Hurricane winds and raging wildfires have knocked out power to millions of people from Florida to California this year, underscoring the need to protect America's electric grid from disaster.
President Donald Trump's administration has a plan to achieve what it calls "resiliency": keep money-losing coal and nuclear plants running. The only problem is that almost every other corner of the energy industry -- including the $700 billion utility sector -- is heading in another direction.
Even as the White House pushes a proposal to prop up coal and nuclear, the nation's utilities are devoting almost half of their record $123 billion in spending this year to power lines and poles. Government data show the lights go out because of grid disruptions, not a lack of generation. Puerto Rico, where power was completely wiped out for days after Hurricane Maria slammed ashore in September, is looking to rooftop solar and batteries. Even the U.S. military is turning to on-site renewables.
The country's largest power market, stretching across much of the eastern half of the U.S., has a glut of power supplies so large that Moody's Investors Service has warned that generators will have to close down. Spending utility customers' money -- as much as $11.2 billion, according to The Brattle Group -- to keep more coal and nuclear online could exacerbate that overbuild, extending what's already been a three-year slump in electricity prices.
"If you end up 'fixing the market' in a not market-friendly way, you might just end up making it dysfunctional and you end up reducing investor confidence," said Toby Shea, a New-York based credit analyst at Moody's. "There's no right or wrong, but it's obvious it's going to make the downturn worse. That's not debatable."
In September, Energy Secretary Rick Perry directed the Federal Energy Regulatory Commission, which oversees the nation's grid, to come up with a rule that would allow generators with 90 days of fuel supply on-site to recover costs plus earn "a fair rate of return." Such plants are facing premature shutdowns and are indispensable to economic and national security, Perry said in a letter to the agency. The Federal Energy Regulatory Commission will decide on the proposal on Monday.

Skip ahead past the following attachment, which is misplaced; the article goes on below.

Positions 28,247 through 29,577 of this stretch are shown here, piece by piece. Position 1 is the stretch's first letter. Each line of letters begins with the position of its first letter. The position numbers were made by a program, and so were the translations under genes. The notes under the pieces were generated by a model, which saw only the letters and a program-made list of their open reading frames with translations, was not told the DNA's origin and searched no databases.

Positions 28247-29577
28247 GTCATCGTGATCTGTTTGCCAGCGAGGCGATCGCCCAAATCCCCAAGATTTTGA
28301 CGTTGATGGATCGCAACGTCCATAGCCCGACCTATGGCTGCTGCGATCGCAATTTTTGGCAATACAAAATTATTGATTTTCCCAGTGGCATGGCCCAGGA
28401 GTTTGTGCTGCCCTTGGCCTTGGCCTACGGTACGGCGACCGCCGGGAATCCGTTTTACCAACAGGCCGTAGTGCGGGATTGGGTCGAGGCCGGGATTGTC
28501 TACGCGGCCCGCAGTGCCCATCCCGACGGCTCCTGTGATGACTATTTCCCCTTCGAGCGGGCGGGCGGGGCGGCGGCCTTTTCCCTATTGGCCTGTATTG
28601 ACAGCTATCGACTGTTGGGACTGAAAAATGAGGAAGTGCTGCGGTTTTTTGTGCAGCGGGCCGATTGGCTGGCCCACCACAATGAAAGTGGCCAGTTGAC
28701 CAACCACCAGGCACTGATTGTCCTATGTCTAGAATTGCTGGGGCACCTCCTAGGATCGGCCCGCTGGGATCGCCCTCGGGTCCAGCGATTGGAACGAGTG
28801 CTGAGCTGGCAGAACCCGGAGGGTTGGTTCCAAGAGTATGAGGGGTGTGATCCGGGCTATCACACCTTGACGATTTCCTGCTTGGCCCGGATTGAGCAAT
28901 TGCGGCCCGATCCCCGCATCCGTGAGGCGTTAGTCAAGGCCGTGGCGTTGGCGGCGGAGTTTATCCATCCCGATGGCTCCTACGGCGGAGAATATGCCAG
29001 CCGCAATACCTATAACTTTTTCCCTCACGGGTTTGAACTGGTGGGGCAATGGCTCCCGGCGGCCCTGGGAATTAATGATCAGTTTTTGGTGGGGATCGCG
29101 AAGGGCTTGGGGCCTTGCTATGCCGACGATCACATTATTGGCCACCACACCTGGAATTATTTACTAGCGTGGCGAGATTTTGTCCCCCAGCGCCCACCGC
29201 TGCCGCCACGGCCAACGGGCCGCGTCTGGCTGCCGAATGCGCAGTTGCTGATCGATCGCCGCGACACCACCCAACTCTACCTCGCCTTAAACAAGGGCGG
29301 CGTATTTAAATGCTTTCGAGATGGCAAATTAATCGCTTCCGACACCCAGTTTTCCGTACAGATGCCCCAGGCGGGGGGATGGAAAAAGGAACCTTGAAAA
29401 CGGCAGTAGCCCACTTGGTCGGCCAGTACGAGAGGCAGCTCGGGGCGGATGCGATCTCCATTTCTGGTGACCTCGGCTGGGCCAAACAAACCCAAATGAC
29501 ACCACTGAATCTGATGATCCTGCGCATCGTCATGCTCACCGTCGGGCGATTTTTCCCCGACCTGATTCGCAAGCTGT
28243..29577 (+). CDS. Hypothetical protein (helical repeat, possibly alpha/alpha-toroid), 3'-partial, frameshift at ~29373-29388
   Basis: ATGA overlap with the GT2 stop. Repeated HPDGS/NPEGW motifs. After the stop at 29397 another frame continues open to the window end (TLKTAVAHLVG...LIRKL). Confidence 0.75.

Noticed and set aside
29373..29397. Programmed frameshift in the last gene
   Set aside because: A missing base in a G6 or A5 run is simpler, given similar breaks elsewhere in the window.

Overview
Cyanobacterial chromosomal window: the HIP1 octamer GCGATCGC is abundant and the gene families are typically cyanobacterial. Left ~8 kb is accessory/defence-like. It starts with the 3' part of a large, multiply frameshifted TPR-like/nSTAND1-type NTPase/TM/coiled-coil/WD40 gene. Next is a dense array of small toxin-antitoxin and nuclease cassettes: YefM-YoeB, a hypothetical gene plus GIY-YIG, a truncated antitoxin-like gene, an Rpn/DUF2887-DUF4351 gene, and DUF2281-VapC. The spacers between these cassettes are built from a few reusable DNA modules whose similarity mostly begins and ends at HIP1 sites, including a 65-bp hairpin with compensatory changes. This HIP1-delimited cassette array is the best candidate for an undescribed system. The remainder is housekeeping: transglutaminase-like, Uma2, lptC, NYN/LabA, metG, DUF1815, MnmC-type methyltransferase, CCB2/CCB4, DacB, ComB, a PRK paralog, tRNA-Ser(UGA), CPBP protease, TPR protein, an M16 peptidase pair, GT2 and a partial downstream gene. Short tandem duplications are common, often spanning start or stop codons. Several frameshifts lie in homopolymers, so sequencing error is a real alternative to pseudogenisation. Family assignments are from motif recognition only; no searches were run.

Independent estimates for the cost of the Energy Department's proposed policy range into the billions of dollars a year. An October study by Energy Innovation: Policy and Technology LLC forecast the range at $311 million to $10.6 billion, depending on details of how the policy is adopted. The Brattle Group predicted the cost at $3.7 billion to $11.2 billion a year.
Utilities including American Electric Power Co. and Duke Energy Corp. are focused on power lines, rather than fuel supply. One major lesson from recent disasters is that damage to lines and related infrastructure is the primary cause of power failures.
"Major blackouts nearly all start in the long, vulnerable transmission lines that coal and nuclear plants require," said Amory Lovins, co-founder and chief scientist of the Rocky Mountain Institute, a nonprofit focused on sustainability.
In a testament to the solar, wind and other sources shift, American Electric Power said it will spend $4.5 billion to buy the country's largest wind farm, which is under construction, and build a 350-mile transmission line to serve customers in Arkansas, Louisiana, Oklahoma and Texas. Those customers will see their utility rates go down when that power starts flowing, said Lisa Barton, president and chief operating officer of the company's transmission operations.
The nation's military is also moving toward clean energy. The Defense Department -- one of the world's largest energy consumers -- had about 1,390 renewable-energy projects operating in 2015, an increase of 23 percent over the previous year, according to a report. Generating more power on-site will help insulate military installations from grid-wide blackouts, Rocky Mountain Institute's Lovins said.
The rule may have the biggest impact on the PJM Interconnection LLC grid, the nation's largest, which serves almost a fifth of the U.S. population from Washington to Chicago.
The region is the epicenter of the boom in natural gas from shale, which has flooded the market with cheap supply, and has forced coal plants and nuclear reactors to close.
Business on 12/07/2017
Print Headline: U.S.' focus on power plants, but industry's on distribution